Cash & Olive’s Pub

by | Mar 1, 2024 | 0 comments

Driving to Cambridge from Madison you get just a taste of fresh air before coming into the historic Main Street of downtown Cambridge. With a population under 2,000 this small village grew around vacation tourism from Chicago but is an easy drive for those living in surrounding population centers such as Watertown, Fort Atkinson, Edgerton, Lake Mills, Jefferson, and Whitewater. Just when you think you may have driven a bit too far, you will see the rainbow flag that marks your destination.

The building is more than 100 years old and was a postal stop in a former life. Both owners agree it’s probably haunted, but they fell in love with the location despite seeing dozens of others throughout the years. The property encompasses two acres and backs up to a golf course, which offers diners a view of a broad greenscape. It also offers living space above, meaning that they were able to cut out the commute. It has its own well, which has proved vital in a municipal area where water costs have recently increased rapidly.

The Millie’s breakfast menu is now available as a drive thru service (7 days a week 6:00 a.m.–11:00 a.m.). Typical coffee items are available along with a couple of unusual items: A Breakfast Baleada and Avocado Crumpet. Decked in green and gold inside, you will know that you are firmly in Packers territory here, but there is a stylishness and flair to the comfortable bar stools and checkered decor that give the front bar a sodashop vibe. They originally opened the bar and dining room under the location’s previous name, The Sports Page, but have now rebranded as Cash & Olive’s Pub—named in honor of their dogs.

They have revamped the menu but kept the hand rolled pizza that was a favorite with locals—except on Supper Club nights (1st Fridays) when the pizza becomes unavailable in favor of relish trays, steak dinners, classic fish fry, shrimp dinners, and a salad bar. Each day of the week, there is also an additional menu item available with most items made from scratch in-house where they hand-bread items, smoke meats, and corn their own beef. Starting in April, they hope to host a farmers’ market Thursdays that will give them access to more locally sourced ingredients. For the odd item now they run to the local Piggly Wiggly.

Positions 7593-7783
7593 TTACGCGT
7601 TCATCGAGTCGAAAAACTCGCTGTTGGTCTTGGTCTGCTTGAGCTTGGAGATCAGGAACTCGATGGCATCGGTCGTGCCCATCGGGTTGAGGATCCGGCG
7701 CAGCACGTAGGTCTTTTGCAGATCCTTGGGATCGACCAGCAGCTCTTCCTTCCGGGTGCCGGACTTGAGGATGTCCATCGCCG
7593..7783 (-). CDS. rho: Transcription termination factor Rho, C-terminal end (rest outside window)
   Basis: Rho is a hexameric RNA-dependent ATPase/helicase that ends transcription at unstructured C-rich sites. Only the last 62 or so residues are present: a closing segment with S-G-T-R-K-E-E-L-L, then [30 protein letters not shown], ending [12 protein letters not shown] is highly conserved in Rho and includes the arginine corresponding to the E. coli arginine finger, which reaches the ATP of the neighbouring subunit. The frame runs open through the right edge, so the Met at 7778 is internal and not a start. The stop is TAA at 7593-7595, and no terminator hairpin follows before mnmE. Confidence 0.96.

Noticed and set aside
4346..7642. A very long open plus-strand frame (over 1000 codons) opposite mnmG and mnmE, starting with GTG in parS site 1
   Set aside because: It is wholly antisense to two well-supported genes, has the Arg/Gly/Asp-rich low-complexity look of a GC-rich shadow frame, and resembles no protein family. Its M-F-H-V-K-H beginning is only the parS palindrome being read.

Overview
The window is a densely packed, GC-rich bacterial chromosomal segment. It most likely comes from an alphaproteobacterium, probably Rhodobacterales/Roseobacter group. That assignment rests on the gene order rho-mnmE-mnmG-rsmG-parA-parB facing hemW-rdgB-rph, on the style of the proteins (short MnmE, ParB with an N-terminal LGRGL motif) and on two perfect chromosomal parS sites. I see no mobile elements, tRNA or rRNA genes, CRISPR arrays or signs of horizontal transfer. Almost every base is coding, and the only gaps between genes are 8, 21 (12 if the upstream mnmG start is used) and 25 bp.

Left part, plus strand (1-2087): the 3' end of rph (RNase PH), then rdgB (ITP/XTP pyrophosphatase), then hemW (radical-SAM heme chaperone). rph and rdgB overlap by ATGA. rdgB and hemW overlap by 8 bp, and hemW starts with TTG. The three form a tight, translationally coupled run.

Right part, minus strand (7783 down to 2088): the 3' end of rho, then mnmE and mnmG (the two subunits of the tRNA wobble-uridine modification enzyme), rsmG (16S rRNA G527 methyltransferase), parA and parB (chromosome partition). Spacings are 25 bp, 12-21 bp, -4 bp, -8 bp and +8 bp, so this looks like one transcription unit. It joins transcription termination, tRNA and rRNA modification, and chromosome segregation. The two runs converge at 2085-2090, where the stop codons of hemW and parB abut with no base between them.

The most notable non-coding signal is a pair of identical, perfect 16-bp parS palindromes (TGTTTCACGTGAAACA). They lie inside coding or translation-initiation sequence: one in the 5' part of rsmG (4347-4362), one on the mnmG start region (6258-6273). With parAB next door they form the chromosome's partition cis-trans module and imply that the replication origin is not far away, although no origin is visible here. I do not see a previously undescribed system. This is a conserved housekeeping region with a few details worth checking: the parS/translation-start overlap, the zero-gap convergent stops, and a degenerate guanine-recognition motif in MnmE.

Courtney laughs about how you run into absolutely everyone while you are at The Pig looking for something like shallots—which a small regional grocer might not even carry—and you can’t judge a book by its cover. The most unlikely looking individuals have turned out to be part of the community, or allies, but there are challenges to developing in a rural area. Their rainbow flag was stolen several times before the culprits gave up, which was unsettling. It has also been difficult expanding their offerings in a village that just isn’t accustomed to doing much permitting. Things like pouring a new patio and offering outdoor gatherings can be slow-going with local officials that need time to familiarize themselves with the relevant ordinance. Recently area communities also withdrew from joint agreements for public safety leaving the future of those services unclear.

Courtney describes the businesses as her toddling children and absolutely has the no-nonsense parental vibe that can command a kitchen or bar. While I enjoyed my mocha latte she seemed alert to every coming and going around the building and shooed a lost utility contractor away while Jen checked in with the morning staff (who all seemed happy to be at work). The pair seems prepared to endure through any changes and rely on themselves and their supporters to continue building and hosting organizations like Lesbian Pop-up Bar, New Beginnings Shitzu Rescue (with a potential outdoor Yappy Hour in the works), and Valley View Recreation Club (locally known for their Annual Nude Car Show).

For larger events they bring in private security. That was the case for last year’s Pride Storm event which they hope to continue holding annually the first Saturday of October. They have space to park 60 cars, host 27 vendors, and erect a stage—all on private property (no protesters allowed). For those who want to visit sooner, check their website for specials and information on their upcoming events, including the Divas & Dives drag bus tour on May 4. 

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